First Deal: Play It Safe or Go for Broke?

4 Replies

Long time lurker, first time poster.  Thank you getting me to this point.

About Me:

28 male, married, no kids. 

Income: $65k/ year - Expenses: 24k/ year - Cash to invest: $150k

I'm in negotiations for two potential first deals:

Option 1: Duplex in lower-middle class neighborhood. 

Price: $150k

Income for both units: $2k/mo

Traditional Financing: $37,500 down 

50% rule cashflows $250/mo 

8% ROI

Option 2: Duplex, House, and Studio in upscale downtown (with development potential).

Price: $925,000

Income for 4 units AS IS: $5400

Owner Financing $625k at 6% with 300k down

 A little better than break even as is.  Not cash-flowing with current units. 

Here's where things get interesting:

The area is downtown Sarasota FL.  It's located a few blocks north of main street, and things are expanding rapidly.  Half a mile away is the Ritz Carlton, Hyatt etc.  The waterfront property across the street just sold for 38 million with plans for 3 towers. Embassy suite just bought the land two blocks behind mine.  One block west there's a 55+ senior citizen tower being built.  5 blocks north there is a 750 unit apartment building going in.  Of course a lot more is going on, but you get the idea.

My lots are zoned to build 12 residential units (5 stories), with 2 free retail spaces on ground level.  That's the plan for most of the lots on this particular street.  2 sets of double lots (that I know of) are in the beginning stages of similar plans.  

So assuming I could come up with the extra million (pulling that number out of thin air right now) to develop the land, the numbers are extremely lucrative.  

Numbers If Developed: 

12 units at $1800 per unit - $21,600/mo + $4000/mo for 2 retail spaces. 

Total potential gross income - $25k/ mo

Land Note at 6%: $4600/mo

Taxes and Insurance: $1000/mo (pulling this number out of thin air)

For the development, it would probably be a partnership with an investor, since there isn't a possibility of a loan if the land already has a lien on it. 

But assume it was a construction loan at 7%.  That would be $6600/mo. 

Total potential net - $12,800 a month 

I'm obviously WAY over my head, and I would have to come up with a $150k personal loan for the down payment, and then find an investor for the development.  But I think I have the connections for both.  

The question is...do I play it safe and just collect lower income duplexes one at a time.  Or take advantage of this owner financing deal, find an investor to help me develop the land and potentially end up with nice monthly income and part ownership of a multi-million dollar building downtown?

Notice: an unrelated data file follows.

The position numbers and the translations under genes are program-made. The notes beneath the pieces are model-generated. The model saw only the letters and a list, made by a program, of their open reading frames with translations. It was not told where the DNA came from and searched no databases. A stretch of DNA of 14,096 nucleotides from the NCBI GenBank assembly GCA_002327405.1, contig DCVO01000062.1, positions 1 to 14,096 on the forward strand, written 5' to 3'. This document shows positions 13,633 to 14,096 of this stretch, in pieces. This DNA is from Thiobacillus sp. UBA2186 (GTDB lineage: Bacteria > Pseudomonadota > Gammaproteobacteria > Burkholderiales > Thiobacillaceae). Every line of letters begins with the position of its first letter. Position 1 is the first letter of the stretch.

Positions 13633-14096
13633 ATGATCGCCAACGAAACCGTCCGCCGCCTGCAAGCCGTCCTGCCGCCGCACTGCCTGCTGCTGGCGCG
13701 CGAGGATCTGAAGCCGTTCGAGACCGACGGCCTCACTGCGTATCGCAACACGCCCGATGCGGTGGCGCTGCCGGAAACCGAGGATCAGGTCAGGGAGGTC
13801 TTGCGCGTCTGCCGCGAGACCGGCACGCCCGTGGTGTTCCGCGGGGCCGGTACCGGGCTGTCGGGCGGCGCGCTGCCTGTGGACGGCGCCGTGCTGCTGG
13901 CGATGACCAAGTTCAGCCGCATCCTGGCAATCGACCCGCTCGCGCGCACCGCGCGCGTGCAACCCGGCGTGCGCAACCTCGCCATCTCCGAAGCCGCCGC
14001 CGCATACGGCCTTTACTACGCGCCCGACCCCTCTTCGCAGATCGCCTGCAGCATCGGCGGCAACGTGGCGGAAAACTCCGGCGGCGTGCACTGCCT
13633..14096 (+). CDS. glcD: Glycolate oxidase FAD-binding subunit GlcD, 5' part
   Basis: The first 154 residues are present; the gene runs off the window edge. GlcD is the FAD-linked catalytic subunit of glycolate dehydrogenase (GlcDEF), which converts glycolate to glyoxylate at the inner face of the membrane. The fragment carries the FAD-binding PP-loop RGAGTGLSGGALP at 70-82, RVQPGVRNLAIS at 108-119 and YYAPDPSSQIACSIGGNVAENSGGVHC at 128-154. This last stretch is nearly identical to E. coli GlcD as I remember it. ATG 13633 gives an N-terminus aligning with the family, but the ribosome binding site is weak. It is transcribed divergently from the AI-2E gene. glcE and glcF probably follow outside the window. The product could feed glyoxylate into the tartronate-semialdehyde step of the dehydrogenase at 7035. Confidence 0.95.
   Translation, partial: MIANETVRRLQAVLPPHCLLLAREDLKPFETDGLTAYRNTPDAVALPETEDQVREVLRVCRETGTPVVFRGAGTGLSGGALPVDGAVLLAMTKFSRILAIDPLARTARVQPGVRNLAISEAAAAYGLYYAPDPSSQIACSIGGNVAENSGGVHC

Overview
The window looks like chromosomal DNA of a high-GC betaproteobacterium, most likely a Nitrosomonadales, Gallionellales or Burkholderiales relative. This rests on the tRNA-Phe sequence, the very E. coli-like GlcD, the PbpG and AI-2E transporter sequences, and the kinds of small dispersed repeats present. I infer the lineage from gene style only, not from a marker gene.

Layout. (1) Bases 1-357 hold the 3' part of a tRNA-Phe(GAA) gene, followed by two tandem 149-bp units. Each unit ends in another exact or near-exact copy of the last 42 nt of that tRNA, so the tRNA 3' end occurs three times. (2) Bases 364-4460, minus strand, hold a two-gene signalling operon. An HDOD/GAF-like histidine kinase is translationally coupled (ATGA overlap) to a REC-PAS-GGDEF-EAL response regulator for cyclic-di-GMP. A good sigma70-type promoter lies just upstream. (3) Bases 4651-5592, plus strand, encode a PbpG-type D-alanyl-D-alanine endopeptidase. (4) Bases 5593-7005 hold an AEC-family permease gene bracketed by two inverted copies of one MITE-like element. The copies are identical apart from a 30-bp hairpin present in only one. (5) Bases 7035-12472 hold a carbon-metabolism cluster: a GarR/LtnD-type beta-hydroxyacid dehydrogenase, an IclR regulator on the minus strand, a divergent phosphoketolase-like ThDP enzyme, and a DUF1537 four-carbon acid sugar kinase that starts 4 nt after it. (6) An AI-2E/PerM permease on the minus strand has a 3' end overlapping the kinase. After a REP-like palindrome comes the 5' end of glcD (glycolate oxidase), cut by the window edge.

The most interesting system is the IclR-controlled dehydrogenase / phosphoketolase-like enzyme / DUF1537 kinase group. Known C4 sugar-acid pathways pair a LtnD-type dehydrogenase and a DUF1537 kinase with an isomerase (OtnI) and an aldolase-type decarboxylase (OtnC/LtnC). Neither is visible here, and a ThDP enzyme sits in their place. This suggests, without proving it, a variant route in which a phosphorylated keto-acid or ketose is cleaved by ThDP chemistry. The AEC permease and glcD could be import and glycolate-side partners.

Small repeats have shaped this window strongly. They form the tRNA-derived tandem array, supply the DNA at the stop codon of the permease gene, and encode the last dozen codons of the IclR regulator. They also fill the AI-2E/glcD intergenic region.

If you are new to RE investing, I agree with @Frank R. It is easy to get caught up in the potential profits but, when there is potential to make lots of $, there is usually also potential to lose lots of $.

However......... having said all of that, perhaps you could present the opportunity to whoever you would go to for the development? If it is that lucrative of a deal, maybe he'd cut you in someway. Then you could pursue both options!

Hi @Mike Moyer .

I want to piggyback on what @Patricia Bowler  was saying.  If the conservative deal is a good one (and it seems so from what you've written), pursue it.  You state that you have $150k to invest and that the owner of the more aggressive deal wants $300k down.  You're going to need a personal loan for the purchase and then an investor to complete the development.  Continue to pursue the aggressive deal and if you can make it happen with the ~$100K you have left, then do it.

I wouldn't hold off on a cash flowing opportunity just to hold on to the extra cash hoping that you will get the other deal worked out.  Chances are if you can raise the money to get the more lucrative deal done, you can do it whether you start with $150 or you start with $112.5k.

Joe 

Thanks guys.  Great advice.  I think I'll move forward with the cash-flowing deal and if I can find the 150k, I should have no problem making that 200k.  

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